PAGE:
Got active kids? Keep them safe on the playing field

Active kids

More than 38 million children and adolescents participate in sports in the United States, so there are bound to be some injuries. The most common types among children are sprains, muscle strains, bone or growth plate injuries, repetitive motion injuries, and heat-related illnesses.

Because children's bones, muscles, tendons, and ligaments are still growing, they are more susceptible to injury. The most injuries are seen in bicycling, basketball, football, and roller sports, although injuries can happen in any sport.

Here's what you can do to limit potential injuries when your child participates in sports.

Stay hydrated. Make sure your child drinks plenty of fluids before, during, and after a sporting activity. This will help prevent dehydration, heat exhaustion, and heat stroke. It is also important to recognize the signs of dehydration. Symptoms can include muscle cramping, faintness, dizziness, nausea, rapid heartbeat, collapse, emotional instability, or high body temperature. Kids at play generate more heat than adults but sweat less, making them more susceptible to dehydration.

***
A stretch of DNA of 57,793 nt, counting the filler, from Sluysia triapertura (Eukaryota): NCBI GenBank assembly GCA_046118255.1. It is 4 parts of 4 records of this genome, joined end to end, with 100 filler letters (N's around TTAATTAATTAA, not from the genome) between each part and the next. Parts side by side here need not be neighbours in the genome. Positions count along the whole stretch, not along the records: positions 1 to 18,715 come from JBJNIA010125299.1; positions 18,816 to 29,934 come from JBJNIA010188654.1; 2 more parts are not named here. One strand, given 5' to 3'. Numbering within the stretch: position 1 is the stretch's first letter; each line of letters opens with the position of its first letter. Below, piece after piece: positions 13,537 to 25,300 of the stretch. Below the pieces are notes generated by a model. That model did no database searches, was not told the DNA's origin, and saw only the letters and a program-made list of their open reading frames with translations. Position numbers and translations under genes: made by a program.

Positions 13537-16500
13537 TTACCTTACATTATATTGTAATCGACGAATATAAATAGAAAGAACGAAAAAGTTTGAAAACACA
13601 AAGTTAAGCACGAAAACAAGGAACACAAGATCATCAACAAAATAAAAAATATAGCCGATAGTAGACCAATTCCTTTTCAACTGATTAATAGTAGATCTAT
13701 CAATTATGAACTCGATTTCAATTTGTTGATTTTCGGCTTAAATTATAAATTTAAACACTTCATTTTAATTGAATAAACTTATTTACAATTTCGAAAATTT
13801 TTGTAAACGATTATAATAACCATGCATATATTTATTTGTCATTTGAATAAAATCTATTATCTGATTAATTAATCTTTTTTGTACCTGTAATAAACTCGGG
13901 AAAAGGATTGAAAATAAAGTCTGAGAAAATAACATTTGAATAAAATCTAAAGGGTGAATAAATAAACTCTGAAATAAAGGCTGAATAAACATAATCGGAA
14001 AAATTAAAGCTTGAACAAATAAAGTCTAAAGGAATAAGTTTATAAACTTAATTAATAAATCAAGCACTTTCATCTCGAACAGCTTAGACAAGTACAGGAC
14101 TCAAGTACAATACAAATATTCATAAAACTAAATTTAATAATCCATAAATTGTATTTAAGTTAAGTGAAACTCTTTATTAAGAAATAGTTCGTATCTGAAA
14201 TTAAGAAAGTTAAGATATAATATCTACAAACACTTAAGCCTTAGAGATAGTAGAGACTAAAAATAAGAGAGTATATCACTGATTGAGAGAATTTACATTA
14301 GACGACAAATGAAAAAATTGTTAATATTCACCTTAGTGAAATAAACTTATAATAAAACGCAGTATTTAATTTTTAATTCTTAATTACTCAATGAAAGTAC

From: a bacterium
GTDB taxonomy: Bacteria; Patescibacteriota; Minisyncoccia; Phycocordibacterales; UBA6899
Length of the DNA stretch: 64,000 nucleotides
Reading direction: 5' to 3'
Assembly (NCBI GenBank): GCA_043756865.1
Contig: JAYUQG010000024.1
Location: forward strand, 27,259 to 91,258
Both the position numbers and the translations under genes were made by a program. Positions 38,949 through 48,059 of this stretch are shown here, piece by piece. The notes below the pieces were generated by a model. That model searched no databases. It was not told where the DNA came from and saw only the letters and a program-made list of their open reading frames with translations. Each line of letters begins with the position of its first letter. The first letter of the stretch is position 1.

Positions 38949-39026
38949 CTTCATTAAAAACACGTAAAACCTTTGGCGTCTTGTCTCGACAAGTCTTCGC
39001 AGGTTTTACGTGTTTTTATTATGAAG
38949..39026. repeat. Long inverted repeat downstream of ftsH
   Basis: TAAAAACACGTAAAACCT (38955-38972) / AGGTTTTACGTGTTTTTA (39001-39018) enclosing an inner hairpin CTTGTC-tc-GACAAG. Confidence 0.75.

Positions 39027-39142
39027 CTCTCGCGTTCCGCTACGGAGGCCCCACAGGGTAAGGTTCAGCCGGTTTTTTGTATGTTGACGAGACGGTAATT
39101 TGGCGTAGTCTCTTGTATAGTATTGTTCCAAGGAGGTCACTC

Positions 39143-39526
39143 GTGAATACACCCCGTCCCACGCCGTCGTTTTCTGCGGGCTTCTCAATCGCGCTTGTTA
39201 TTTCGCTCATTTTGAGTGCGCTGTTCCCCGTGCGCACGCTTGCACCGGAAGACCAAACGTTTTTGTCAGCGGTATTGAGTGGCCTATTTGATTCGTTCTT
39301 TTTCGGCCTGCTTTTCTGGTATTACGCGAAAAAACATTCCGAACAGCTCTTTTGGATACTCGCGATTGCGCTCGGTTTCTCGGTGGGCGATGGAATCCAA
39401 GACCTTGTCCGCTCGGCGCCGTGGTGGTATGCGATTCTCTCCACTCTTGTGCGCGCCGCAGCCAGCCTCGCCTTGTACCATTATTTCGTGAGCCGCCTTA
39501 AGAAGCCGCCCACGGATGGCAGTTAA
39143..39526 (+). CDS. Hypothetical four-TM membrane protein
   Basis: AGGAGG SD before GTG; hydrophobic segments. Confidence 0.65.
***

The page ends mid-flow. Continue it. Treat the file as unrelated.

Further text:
Avoid overuse injuries. Sports overuse injuries can be very subtle and difficult to detect. Consider a pre-season program for your child to allow for gradual increase in intensity. This allows the body to rest, rebuild, recover, and avoid injury. Stretching prior to practice and games, after 10 minutes of jogging or light activity, is crucial to injury prevention. In addition, allow for rest with an off-season and one or two days off each week during a season.

Protect against concussions. Ensure your child wears the correct protective equipment for the sport and that it fits properly, is well maintained, and is worn consistently and correctly. Encourage your child to practice good sportsmanship and to follow the rules to ensure safe play. Recognize the signs and symptoms of a concussion, which can include appearing dazed or stunned, loss of consciousness, and sensitivity to light or noise. See the Centers for Disease Control and Prevention's website for a full list of symptoms. If you believe your child has suffered a concussion, seek medical treatment right away.

For more tips on how to keep your active child safe, visit Safe Kids Worldwide.


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